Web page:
Brittney Griner is still imprisoned in Russia, and while it has flown under the radar with everything else going on in sports, the WNBA community made sure they brought light to the situation during their annual WNBA Draft.
The WNBA Draft was on Monday at Spring Studios in the Tribeca section of New York, and a lot of young talented women had their dreams come true. It was a joyous moment for the 36 women who were selected over the draft’s three rounds. But the WNBA also made sure it didn’t abandon the political troubles WNBA superstar Brittney Griner is facing.
Ahead of the draft, WNBA Commissioner Cathy Engelbert continued to back up the WNBA’s mission in assisting Brittney Griner and helping to bring her home from Russia. Griner has been held in Russia since mid-February. She was detained by the Russian federal customs service, trying to re-enter the country to join her Russian team Ekaterinburg with vaping materials and cannabis oils. She has been there since. Though Griner is set to be released on May 19, the WNBA is still doing everything it can to expedite her release.
In a statement before the draft, Engelbert said, “I did want to start by saying that we continue to be working diligently on bringing Brittney Griner home,” said Englebert. “This is an unimaginable situation for BG (Brittney Griner) to be in. She continues to have our full support. She’s just been such a great person in the league that I can’t be any more real about the situation she’s in. Certainly we’re trying everything we can, every angle, working through with her legal representation, her agent, elected leaders, the administration, just everybody in our ecosystem to try to find ways to get her home safely and as quickly as we can. So thank you all for that.”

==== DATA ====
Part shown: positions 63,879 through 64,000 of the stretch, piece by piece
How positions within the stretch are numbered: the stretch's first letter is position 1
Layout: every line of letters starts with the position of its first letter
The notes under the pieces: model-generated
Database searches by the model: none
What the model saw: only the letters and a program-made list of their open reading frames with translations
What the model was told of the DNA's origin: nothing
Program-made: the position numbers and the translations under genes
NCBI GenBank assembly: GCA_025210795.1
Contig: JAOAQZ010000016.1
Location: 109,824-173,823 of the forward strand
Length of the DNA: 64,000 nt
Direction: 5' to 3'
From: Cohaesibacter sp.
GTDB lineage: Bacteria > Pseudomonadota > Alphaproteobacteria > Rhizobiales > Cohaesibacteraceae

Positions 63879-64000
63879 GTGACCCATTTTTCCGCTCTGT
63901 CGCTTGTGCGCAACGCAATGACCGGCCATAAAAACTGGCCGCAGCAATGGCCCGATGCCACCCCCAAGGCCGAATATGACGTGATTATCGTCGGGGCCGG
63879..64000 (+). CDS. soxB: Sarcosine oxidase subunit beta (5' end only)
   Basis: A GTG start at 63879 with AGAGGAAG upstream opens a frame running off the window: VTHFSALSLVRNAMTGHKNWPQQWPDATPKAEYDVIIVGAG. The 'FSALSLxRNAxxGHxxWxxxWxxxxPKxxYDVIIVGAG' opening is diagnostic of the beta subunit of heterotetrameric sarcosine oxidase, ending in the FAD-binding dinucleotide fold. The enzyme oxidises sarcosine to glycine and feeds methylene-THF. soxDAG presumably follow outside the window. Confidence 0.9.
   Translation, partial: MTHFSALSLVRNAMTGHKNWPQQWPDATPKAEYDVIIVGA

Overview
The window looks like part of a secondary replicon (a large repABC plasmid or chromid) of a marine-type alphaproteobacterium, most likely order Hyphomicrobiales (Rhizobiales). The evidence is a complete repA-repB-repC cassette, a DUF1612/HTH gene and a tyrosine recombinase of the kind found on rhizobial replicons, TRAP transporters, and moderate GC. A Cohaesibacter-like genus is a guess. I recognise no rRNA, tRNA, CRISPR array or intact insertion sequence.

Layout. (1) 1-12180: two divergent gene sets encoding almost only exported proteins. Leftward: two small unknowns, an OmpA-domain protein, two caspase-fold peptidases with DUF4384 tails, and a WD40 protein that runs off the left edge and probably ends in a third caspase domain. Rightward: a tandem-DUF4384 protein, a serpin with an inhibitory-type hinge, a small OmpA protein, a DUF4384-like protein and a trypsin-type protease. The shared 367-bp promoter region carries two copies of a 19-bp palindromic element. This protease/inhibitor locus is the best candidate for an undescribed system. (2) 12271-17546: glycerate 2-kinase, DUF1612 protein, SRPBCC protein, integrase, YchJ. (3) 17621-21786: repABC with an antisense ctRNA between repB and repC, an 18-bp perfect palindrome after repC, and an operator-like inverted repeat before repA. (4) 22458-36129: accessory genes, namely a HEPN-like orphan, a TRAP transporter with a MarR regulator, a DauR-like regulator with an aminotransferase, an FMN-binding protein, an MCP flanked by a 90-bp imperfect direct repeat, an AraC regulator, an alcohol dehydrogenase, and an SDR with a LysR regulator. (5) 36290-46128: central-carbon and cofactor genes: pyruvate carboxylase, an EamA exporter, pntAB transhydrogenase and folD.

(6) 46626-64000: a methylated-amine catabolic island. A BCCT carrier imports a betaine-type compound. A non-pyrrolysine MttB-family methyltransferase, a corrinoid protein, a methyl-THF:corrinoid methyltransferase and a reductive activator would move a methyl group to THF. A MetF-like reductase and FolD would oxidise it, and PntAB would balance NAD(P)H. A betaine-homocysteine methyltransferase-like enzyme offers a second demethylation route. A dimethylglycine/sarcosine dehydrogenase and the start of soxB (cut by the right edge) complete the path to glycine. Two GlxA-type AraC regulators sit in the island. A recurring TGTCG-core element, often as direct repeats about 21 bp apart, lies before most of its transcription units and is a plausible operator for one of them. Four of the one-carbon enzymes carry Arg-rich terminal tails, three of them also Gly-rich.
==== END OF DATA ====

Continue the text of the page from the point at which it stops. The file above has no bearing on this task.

Engelbert went on to introduce some initiatives that would be taking place to help and assist and promote Griner’s situation stating, “One thing I wanted to make clear is that in the meantime while we’re working very hard to get Brittney home, we will have a league-wide philanthropic initiative led by the Phoenix Mercury, honoring BG and modeled after her work,” Englebert continued. “That will take place in all 12 WNBA markets as we lead up to tip-off in less than a month.”
Engelbert also promoted Brittney Griner’s charitable foundations that she started.
“BG founded an organization in 2016 called BG’s Heart and Sole Shoe Drive. The activations that we will do, the Mercury and the league, are intended to remind us of BG’s spirit of giving and do the work she’d be doing if she were here, and certainly the work she will join us in when she returns.”
The silver lining in this situation is that Griner’s situation has brought heightened attention to pay inequity in women’s sports.
WNBA Players Association president and six-time All-Star Nneka Ogwumike discussed the circumstances surrounding Griner’s detention in Russia on “Good Morning America” Tuesday.
The Los Angeles Sparks star said, “The reality is that she’s over there because of a gender issue — pay inequity,” she said on GMA.
WNBA players have salaries that pale in comparison to NBA salaries, with the highest-paid women’s player (Phoenix Mercury legend Diana Taurasi) making $228,094. NBA players make millions per season.
Many WNBA athletes have to play overseas during the offseason to make extra money. Ogwumike says the root of Griner’s dilemma isn’t about cannabis oils, but a gross pay disparity that forces professional athletes who are women and mothers to leave the country to survive.
So even though it’s still just over a month until Griner returns to the U.S, the WNBA community is thinking about her, and doing anything it can to support her.